The Holocaust Historiography Project
Auschwitz, by J.-C. Pressac
II/ Declaration by Pery BROAD concerning “the two farmhouses":
"Not far from Birkenau, which was rapidly expanding, there were two pretty and neat peasant cottages in a pleasant site. Separated by a copse, they were whitewashed and covered with nice thatched roofs. All around were fruit trees. This was one's impression at first sight.

Nobody would have believed that the number of people assassinated in these two inoffensive looking houses corresponded to the population of a big town. However, a careful observer would have noticed first of all on the walls of these houses signs with an inscription in several languages: “to disinfection”. He would then have discovered that the houses had no windows, but on the other hand had an astonishing number of doors of an extraordinary thickness, sealed with rubber and fitted with latches that could be screwed tight. Near to these doors there were small wooden shutters.

He would also have noticed, beside these houses, several big stable type huts, similar to those prisoners lived in at Birkenau”
Comments:
There is perhaps a translation error with word “copse”. Replacing this by “small wood”, the declaration validates itself. In this case Pery Broad can be speaking only of Bunker 2 (white cottage with an astonishing number of doors see Document 5), though also he mentions the existence of Bunker 1 that he never seems to have seen. The doors sealed with rubber are entirely imaginary. They were sealed with felt. The inscription “to disinfection” in several languages would appear to show that Broad was in fact talking of the installation known as Bunker V in summer 1944. His declaration therefore concerns Bunker 2/V only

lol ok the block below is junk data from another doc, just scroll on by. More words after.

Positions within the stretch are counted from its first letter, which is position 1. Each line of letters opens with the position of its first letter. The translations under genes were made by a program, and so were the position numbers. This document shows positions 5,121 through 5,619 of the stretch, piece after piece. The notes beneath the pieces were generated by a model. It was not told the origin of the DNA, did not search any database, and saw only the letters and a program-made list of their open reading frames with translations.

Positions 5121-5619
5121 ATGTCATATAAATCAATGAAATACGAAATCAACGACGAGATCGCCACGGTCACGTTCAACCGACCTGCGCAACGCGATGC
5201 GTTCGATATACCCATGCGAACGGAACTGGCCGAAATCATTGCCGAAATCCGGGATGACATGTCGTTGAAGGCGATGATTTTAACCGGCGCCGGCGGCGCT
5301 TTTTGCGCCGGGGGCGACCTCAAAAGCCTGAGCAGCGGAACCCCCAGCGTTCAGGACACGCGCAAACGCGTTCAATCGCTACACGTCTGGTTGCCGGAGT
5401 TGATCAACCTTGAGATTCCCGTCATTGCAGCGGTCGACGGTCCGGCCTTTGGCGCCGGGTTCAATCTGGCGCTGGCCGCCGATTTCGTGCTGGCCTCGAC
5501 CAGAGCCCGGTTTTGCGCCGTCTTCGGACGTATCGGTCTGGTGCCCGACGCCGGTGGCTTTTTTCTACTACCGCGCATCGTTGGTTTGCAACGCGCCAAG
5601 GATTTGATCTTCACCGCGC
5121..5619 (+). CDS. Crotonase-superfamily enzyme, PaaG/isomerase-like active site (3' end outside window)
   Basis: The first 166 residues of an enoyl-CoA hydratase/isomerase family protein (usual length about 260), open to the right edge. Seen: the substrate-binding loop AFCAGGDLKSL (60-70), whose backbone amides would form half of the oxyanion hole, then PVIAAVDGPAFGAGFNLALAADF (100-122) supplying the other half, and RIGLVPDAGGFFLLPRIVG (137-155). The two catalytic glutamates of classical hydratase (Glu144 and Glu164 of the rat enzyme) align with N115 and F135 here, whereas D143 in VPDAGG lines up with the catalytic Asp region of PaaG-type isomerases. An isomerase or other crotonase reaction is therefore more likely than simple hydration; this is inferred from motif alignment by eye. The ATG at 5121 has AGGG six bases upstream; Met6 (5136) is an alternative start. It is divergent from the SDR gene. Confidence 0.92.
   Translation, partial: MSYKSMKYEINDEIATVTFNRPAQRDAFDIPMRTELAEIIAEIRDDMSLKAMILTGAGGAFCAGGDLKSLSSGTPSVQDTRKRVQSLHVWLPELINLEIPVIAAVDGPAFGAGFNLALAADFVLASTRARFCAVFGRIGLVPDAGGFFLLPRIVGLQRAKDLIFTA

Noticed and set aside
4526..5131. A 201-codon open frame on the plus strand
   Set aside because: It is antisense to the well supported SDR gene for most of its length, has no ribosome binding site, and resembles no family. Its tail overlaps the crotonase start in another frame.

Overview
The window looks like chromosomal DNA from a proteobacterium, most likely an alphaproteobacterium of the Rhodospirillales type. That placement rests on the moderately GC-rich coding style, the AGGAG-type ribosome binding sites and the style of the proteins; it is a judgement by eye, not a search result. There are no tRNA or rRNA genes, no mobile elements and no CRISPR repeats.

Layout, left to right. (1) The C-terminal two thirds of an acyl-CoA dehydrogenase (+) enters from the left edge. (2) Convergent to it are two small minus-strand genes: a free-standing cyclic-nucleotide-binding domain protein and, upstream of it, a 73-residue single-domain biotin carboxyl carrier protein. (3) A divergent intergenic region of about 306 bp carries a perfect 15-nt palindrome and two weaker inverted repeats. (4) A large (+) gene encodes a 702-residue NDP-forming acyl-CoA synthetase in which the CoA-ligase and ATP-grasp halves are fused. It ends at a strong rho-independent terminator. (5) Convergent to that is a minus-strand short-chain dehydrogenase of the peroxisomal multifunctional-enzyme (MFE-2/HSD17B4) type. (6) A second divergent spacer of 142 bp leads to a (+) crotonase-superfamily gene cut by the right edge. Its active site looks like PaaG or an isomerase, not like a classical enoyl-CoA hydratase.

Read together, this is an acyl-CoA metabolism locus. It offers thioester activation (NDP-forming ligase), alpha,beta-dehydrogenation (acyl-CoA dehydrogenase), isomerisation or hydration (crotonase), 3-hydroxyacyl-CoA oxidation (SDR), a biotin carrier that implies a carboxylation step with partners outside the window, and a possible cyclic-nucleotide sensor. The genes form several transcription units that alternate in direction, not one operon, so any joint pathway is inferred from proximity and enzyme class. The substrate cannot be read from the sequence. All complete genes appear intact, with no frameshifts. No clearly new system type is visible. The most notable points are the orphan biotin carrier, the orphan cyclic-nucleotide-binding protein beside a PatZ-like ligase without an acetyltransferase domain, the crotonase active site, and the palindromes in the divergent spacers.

III/ The testimony of Rudolf HOESS ["Commandant of Auschwitz”, page 211]
"During the spring of 1942 the actions were comparatively small, but the transports increased in the summer, and we were compelled to construct a further extermination building. The peasant farmstead west of the future site of crematoria III and IV [IV and V] was selected and made ready. Two huts near Bunker 1 and three near Bunker 2 were erected, in which the victims undressed. Bunker 2 was the larger and could hold about 1200 people.
[or about 13 people per square meter, a physically impossible density].

Document 4: Drawing 3 Document 4, Drawing 3
Foundation plan [Drawing by the author]

Translation of inscriptions:
· Nord, Sud, Est, Ouest / North, South, East, West
· BUNKER 2 (dit maison blanche de Birkenau /
BUNKER 2 (known us the Birkenau “white house")
· Plan proportionnel des fondations restantes du Bunker No 2 / Scale plan of the remaining foundations of Bunker 2
· Les portes d'entrees sont figurées par des flèches bleues, celles de sortie par des vertes et les orifices d'introduction du Zyklon-B par des rouges (d'aprés le témoignage de Szlam[y] Dragon /
The entrance doors (E) are shown by blue arrows, the exit doors (S) by green and the Zyklon B introduction orifices by red (based on the testimony of Szlam[y] Dragon).
Extracts from “Der Auschwitz Prozess” by Hermann Langbein, Volume 1

Page 72: Testimony of Dr. Johann Paul KREMER, reserve Second Lieutenant, who was at Auschwitz from 30/8/42 to 18/11/42.
"Old farmhouses had been converted into bunkers and fitted with a sliding door that closed perfectly. Above there was an opening. Naked men were sent in there. They entered without suspecting anything, very few resisted and these were taken aside and shot. The gas was introduced by a member of the SS. To do this, he had to climb a ladder” ...
[It is impossible to say whether Dr. Kremer is speaking of Bunker 1 or 2].

Page 73: Testimony of SS private HÖBLINGER, replying questions:
” I was detailed to the transport service and I drove the Sanka (abbreviation for Sanitätskraftwagen / medical truck) which was to carry the prisoners …

Then we drove to the gas chambers. The medical orderlies climbed a ladder, they had gas masks up there, and emptied the cans. I was able to observe the prisoners while they were undressing. It always proceeded quietly and without them suspecting anything. It happened very quickly.”

Presiding Judge: “How long did the gassing take?”

Höblinger: “About one minute. When the gas penetrated, we could hear cries of horror. One minute afterwards, everything was silent. The gas was brought in cans by the SDG (Sanitätsdienstgrade/SS NCO medical orderlies) ...”
[It is again impossible to situate this scene specifically at Bunker 1 or 2]